Tell es-Sultan (Tel Jericho)

Israel Archaeological Tours

Located in the modern-day West Bank, the ancient city of Jericho has a rich history dating back thousands of years. At the heart of Jericho lies one of the most important archaeological sites in the region: Tell es-Sultan. In this post, we embark on a journey to explore the fascinating history, remarkable discoveries, and enduring significance of Tell es-Sultan in Jericho.

So Tell es-Sultan (Tel Jericho) is renowned for being one of the oldest continuously inhabited cities in the world. Excavations at the site have uncovered evidence of human occupation spanning over 10,000 years, from the Natufian Period to the present day. Moreover, the site offers a unique opportunity to witness the cultural and architectural transitions throughout the millennia.

Credit: Deror Avi, CC BY-SA 3.0, via Wikimedia Commons

Neolithic Jericho

First, Tell es-Sultan’s significance lies in its association with the Neolithic period, particularly the Pre-Pottery Neolithic A (PPNA) and Pre-Pottery Neolithic B (PPNB) periods. Excavations have revealed evidence of a prosperous Neolithic settlement dating back to around 10,000 BCE. Furthermore, the inhabitants of Neolithic Jericho engaged in agriculture, domesticated animals, and constructed circular mud-brick dwellings, some of which feature plastered floors and hearths.

The Tower Of Jericho Was Built At The End Of Pre-pottery Neolithic A, C. 8000 BCE.

Tell es-Sultan: Impressive Defensive Structures

One of the notable features of Tell es-Sultan is its impressive defensive wall, which dates back to the 8th millennium BCE. This ancient fortification, constructed with large stone blocks and an inner revetment of mud bricks, is believed to be one of human history’s earliest defensive walls. Its purpose may have been to protect the settlement from external threats and mark the establishment of social hierarchies.

A Plastered Skull Found at Excavations in Jericho by Archaeologist Kathleen Kenyon. Ancestor Worship Was Practiced During This Period. It Was Part Of The Ritual And Retention Of Family Heritage That Was Accepted At The Time. We Find Skulls Buried Under The Floors Of Domestic Houses, As Well As Various Methods Of Shaping And Caring For The Skulls Of The Dead. This Led To Plastering Skulls, Shaping Facial Features, And Even Inserting Shells For Eyes. It Was Found in PPNB (Pre Pottery Neolithic B Period C. 7,300 – 5800 BCE) Layer.

Tower and Ritual Complex

Within the bounds of Tell es-Sultan, an intriguing stone tower stands as a testament to the city’s early architectural achievements. Furthermore, this tower, built during the Pre-Pottery Neolithic B period, is considered an enigmatic structure. Its purpose remains uncertain, but theories suggest it may have served as a defensive tower, a ceremonial center, or a symbol of power and prestige.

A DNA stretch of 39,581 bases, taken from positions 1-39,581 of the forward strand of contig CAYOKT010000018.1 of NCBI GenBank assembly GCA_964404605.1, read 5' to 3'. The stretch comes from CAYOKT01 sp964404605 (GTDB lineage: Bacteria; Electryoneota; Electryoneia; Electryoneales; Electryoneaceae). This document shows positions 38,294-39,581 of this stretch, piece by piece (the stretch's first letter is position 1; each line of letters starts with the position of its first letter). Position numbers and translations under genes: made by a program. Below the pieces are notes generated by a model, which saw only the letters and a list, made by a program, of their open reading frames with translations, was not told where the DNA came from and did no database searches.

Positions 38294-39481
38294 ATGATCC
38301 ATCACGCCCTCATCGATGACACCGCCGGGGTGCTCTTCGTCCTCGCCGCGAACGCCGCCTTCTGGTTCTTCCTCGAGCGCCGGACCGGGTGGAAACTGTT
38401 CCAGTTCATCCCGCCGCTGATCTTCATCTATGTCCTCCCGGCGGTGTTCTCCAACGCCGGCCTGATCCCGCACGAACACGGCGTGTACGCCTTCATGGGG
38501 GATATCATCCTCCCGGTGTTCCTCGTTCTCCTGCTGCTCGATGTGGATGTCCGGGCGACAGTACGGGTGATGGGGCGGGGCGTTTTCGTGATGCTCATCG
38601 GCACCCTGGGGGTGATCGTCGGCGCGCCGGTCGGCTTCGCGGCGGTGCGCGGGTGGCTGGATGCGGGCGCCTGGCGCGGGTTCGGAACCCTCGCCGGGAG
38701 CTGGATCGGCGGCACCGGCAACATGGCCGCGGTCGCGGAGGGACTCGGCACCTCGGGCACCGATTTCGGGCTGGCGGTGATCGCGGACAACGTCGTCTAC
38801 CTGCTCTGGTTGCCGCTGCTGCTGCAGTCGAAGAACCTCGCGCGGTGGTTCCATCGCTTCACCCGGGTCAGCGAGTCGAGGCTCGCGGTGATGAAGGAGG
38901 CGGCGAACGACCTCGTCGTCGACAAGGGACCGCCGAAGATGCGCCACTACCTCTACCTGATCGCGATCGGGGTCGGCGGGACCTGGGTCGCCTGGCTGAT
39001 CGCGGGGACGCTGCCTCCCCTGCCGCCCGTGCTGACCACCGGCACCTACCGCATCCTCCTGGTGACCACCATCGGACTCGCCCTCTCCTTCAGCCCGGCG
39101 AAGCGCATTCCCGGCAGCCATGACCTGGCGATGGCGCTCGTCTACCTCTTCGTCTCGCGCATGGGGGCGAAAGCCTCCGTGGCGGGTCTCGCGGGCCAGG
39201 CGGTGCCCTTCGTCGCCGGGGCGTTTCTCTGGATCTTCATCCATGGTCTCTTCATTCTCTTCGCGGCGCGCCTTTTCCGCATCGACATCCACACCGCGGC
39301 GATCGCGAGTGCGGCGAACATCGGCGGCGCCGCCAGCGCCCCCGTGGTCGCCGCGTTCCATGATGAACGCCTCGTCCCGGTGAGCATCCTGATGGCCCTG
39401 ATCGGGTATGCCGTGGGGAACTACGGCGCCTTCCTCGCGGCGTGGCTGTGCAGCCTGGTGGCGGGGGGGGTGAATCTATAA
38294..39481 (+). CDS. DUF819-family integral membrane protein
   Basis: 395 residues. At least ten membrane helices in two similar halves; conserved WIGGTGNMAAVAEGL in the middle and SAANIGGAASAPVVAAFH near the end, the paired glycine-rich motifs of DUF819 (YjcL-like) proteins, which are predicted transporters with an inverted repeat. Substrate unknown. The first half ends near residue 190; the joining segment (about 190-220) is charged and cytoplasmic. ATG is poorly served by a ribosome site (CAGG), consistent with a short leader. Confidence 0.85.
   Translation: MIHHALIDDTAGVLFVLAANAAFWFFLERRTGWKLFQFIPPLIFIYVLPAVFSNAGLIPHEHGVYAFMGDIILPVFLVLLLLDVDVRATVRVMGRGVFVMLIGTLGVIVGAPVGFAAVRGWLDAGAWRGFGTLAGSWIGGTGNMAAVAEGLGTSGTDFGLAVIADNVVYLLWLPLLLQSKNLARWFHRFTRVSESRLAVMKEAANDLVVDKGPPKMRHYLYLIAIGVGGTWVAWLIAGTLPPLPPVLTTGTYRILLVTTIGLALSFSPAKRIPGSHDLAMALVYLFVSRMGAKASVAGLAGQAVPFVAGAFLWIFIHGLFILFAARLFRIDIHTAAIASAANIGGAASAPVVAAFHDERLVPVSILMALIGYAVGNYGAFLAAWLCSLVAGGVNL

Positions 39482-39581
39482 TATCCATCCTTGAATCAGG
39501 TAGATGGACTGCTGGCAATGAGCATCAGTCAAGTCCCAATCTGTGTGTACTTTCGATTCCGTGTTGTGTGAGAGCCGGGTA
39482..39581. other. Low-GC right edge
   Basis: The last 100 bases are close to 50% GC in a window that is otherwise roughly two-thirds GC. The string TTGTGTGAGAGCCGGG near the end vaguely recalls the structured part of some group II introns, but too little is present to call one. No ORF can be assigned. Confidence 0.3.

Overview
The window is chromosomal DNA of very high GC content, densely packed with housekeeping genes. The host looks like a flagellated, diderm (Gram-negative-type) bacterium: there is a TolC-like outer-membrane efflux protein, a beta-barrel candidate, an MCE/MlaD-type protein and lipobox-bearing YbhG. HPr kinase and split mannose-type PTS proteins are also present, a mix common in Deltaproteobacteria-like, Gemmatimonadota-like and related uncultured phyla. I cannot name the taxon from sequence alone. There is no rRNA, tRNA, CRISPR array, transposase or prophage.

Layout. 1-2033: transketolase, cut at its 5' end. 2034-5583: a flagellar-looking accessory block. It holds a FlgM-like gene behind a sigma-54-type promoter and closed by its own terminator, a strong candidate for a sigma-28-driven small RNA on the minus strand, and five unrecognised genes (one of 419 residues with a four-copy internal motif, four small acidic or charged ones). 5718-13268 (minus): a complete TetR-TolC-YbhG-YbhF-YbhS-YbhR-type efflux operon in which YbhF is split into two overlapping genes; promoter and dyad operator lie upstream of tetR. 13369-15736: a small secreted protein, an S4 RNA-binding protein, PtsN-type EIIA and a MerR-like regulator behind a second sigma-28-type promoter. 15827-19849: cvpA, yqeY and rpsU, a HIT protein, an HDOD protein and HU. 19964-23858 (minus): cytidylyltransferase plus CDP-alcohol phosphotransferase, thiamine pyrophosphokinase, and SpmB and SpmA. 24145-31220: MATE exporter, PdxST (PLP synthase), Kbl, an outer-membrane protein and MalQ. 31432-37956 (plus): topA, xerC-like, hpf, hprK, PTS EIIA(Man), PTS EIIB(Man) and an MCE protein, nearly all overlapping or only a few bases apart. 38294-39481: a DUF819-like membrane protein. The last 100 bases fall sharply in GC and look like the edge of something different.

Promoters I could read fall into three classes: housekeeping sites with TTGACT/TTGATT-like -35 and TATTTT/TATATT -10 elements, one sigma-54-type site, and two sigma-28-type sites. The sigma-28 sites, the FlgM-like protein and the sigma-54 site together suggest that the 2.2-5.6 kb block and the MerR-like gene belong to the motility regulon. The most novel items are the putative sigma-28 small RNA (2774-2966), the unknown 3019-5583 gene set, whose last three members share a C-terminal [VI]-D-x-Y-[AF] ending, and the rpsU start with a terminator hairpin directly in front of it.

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Tell es-Sultan: Cultural and Ritual Practices

Excavations at Tell es-Sultan have unveiled evidence of fascinating cultural and ritual practices. Archaeological findings include human figurines, fertility symbols, plastered skulls, and evidence of complex burial rituals. These artifacts offer glimpses into the spiritual beliefs, social organization, and symbolic rituals of the ancient inhabitants of Jericho.

Dwelling Foundations Discovered In Tel es-Sultan In The City Of Jericho.
Credit: A. Sobkowski, Public domain, via Wikimedia Commons

Jericho’s Biblical Connections:

Beyond its archaeological significance, Tell es-Sultan holds great cultural and religious importance. The city of Jericho is mentioned in various ancient texts, including the Bible, where it is described as the site of significant events, such as the Israelites’ conquest of the city under Joshua’s leadership. This biblical connection adds to the site’s allure and the enduring fascination with its history.

Yarmoukian Ware – Small Jug With Fishbone Decoration Found at Tel Jericho
Credit: Hanay, CC BY 3.0, via Wikimedia Commons


In short, Tell es-Sultan, nestled within the ancient city of Jericho, stands as a testament to human civilization’s rich and diverse history. From its Neolithic origins to its defensive structures and intriguing architectural features, the site offers valuable insights into the development of ancient settlements, cultural practices, and societal transformations. Moreover, exploring the archaeological treasures of Tell es-Sultan allows us to unravel the stories of the past, appreciate the ingenuity of our ancestors, and better understand the complex tapestry of human history.


Hi! My name is Arik, an Israeli native who dedicated his life to sharing my passion for the Holy Land with those interested in knowing more about this incredible piece of land. I’m the Chief Guide at ‘APT Private Tours in Israel’.

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